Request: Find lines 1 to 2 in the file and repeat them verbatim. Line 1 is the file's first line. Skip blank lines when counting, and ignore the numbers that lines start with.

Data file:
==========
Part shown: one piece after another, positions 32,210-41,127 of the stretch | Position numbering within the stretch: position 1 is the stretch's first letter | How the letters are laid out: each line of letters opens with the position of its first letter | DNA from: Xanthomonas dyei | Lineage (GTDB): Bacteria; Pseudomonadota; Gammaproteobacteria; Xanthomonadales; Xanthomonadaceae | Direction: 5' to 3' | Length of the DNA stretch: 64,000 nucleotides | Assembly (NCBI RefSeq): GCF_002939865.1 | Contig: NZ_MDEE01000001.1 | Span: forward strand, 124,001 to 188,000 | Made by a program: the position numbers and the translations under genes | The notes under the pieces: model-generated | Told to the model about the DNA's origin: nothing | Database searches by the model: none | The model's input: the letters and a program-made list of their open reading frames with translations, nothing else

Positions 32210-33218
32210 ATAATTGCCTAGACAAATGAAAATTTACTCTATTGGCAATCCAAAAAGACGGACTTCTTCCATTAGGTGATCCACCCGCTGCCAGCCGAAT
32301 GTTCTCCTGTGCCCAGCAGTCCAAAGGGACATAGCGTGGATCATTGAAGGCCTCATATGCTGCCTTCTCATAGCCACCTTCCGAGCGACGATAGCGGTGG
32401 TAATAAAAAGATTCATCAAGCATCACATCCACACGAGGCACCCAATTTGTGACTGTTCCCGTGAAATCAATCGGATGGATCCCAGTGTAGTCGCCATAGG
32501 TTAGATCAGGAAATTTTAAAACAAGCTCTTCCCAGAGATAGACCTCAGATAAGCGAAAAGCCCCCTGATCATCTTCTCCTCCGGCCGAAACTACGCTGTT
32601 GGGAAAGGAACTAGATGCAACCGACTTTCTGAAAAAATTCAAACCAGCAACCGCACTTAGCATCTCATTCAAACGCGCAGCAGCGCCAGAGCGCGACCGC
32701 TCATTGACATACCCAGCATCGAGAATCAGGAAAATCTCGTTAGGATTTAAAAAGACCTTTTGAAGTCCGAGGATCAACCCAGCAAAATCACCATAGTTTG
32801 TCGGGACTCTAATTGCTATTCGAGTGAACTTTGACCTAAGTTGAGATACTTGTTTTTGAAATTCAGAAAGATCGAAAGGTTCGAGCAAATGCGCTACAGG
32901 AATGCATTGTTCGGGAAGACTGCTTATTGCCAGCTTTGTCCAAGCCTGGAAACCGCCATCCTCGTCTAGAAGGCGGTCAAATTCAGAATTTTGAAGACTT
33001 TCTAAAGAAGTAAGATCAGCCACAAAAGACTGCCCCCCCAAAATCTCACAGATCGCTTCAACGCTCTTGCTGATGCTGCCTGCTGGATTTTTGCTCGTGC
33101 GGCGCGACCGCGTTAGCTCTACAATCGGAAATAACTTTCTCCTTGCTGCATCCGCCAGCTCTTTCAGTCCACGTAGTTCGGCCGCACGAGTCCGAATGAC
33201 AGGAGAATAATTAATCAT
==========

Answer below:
Part shown: one piece after another, positions 32,210-41,127 of the stretch | Position numbering within the stretch: position 1 is the stretch's first letter | How the letters are laid out: each line of letters opens with the position of its first letter | DNA from: Xanthomonas dyei | Lineage (GTDB): Bacteria; Pseudomonadota; Gammaproteobacteria; Xanthomonadales; Xanthomonadaceae | Direction: 5' to 3' | Length of the DNA stretch: 64,000 nucleotides | Assembly (NCBI RefSeq): GCF_002939865.1 | Contig: NZ_MDEE01000001.1 | Span: forward strand, 124,001 to 188,000 | Made by a program: the position numbers and the translations under genes | The notes under the pieces: model-generated | Told to the model about the DNA's origin: nothing | Database searches by the model: none | The model's input: the letters and a program-made list of their open reading frames with translations, nothing else

Positions 32210-33218